Dying with Dignity (S|R)

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The guys discuss a theology of the cross versus a theology of glory. And, we consider the point of our sanctification.

Resources:
Episode: Take Up Your Cross

Giveaway: “Recovering Eden” by Zack Eswine

FREE EBOOK: Theocast.org/primer

Semper Reformanda Transcripts

Justin Perdue: Welcome to the Semper Reformanda podcast.

When we were having the conversation back on the regular portion of the podcast, we alluded to several things: one of them being these principles of a theology of the cross versus a theology of glory; it’s very applicable to the conversation about dying with dignity and hope. The reason that people react quite strongly to a statement like that, that what we’re doing in the care of souls is to help people die with dignity and hope in Jesus, people buck that and say, “No. There is a lot more that we need to be doing. We need to be churning out strong, valiant, fearless, uber mature disciples who look and talk a certain way, and don’t struggle in certain ways. And if we’re not doing that, then we’re failing. That’s what we need to be doing as pastors.” Our response to that is some of what we said in the regular show, but I think we want to unpack this more here.

We actually have been told in Scripture that yes, we will grow and yes, we will be conformed into Christ’s image, and in this life we will still be weak. We, in this life, will not have a strength of our own that we can trust him. We will know that God’s strength is sufficient, His grace is sufficient, His power is made perfect in our weakness, His grace and Christ’s work has paid for every failing, and that Christ has us. And we’re going to learn that more and more and more, and be driven more deeply into the gospel, and be driven more deeply into Christ, and we’ll know ourselves to be more dependent as we grow in the faith. You and I don’t grow in our sufficiency as we mature; we actually realize how insufficient we are as we mature, and so we cling to Christ all the more.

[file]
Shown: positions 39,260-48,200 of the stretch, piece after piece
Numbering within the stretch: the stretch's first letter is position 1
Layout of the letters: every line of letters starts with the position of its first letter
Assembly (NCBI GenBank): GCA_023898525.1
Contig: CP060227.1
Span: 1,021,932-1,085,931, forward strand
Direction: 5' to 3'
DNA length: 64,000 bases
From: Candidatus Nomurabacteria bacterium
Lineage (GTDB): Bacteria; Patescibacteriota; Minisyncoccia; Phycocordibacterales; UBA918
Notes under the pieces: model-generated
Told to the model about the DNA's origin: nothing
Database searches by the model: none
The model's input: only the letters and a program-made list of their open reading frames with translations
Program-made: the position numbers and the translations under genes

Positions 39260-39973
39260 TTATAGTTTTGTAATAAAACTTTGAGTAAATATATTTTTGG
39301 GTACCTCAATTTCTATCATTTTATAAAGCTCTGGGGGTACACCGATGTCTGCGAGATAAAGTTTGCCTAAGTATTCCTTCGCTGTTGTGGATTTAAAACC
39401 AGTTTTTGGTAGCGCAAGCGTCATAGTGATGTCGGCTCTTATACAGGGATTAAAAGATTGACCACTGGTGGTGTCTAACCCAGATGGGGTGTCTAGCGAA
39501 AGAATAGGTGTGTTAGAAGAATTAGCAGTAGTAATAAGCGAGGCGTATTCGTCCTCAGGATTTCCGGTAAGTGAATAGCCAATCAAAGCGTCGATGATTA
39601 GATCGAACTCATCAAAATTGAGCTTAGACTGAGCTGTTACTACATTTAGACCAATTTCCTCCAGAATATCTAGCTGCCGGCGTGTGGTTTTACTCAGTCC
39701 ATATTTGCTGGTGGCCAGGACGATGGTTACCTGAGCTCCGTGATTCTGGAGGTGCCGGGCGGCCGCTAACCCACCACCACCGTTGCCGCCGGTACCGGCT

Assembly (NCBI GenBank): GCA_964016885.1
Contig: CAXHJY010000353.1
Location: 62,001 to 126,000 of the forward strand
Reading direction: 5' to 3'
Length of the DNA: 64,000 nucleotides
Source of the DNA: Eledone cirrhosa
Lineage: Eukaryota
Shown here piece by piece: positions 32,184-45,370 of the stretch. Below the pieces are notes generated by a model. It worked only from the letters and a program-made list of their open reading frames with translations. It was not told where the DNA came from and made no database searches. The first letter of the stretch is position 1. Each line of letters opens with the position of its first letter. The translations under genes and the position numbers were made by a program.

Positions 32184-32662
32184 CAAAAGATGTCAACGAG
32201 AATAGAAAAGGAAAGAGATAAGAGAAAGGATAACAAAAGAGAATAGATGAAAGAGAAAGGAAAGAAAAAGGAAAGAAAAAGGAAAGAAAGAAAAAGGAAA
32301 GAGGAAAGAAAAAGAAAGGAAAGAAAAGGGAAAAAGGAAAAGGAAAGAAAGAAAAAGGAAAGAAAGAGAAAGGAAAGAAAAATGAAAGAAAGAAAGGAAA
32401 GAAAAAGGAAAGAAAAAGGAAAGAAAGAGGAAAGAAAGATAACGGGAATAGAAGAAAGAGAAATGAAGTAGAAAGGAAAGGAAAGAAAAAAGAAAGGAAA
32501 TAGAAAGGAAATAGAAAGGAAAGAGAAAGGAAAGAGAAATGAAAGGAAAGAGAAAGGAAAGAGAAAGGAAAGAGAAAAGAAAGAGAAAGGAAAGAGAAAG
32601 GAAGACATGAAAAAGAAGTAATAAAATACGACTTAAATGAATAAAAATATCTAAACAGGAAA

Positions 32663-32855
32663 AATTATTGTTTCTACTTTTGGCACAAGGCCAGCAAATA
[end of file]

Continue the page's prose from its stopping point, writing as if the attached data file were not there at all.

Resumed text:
If that’s what you mean by being stronger in the faith then I’m all for it, but I don’t think that’s what most people mean. It’s because we have confused these categories of the theology of the cross and the theology of glory. A theology of glory is very much earthbound. It’s focused on this life and strength and power and improvement now—getting glory now. Whereas a theology of the cross actually says something different: that we are weak, needy, frail, and feeble now. Christ has accomplished our salvation and glory is coming, but it’s a pattern now of weakness and suffering and then glory in the next life, not this one. I think the church, having confused this, is pretty obvious in a number of ways. I know you’re going to make an observation that’s more about teaching and stuff.

One observation I would just throw out there: how many really good songs have you heard written about heaven in the last 50 years? Good theological stuff written in the last 50 years. Not much. The fact that so much of our thinking is centered on improvement now… And I’m not talking about prosperity gospel theology here; we’re talking about improvement in our maturity and strength and stamina and discipline and all these things, but it’s so earthbound nonetheless. It just sounds more holy.

Jon Moffitt: Monday, I turned 40. As I get older, I think that I should be getting better, I should be progressing, I should be overcoming my weaknesses and failures. I am often reminded that everything I struggle with, everything that’s wrong, is all going to be made right. My wife and I were driving on our way to dinner last night through the backfields of Tennessee, because that’s where we live. It is beautiful. Just beautiful.

Justin Perdue: It’s the stuff country songs are made of.

Jon Moffitt: I’m just thinking, as we’re driving, that one day, my wife and I

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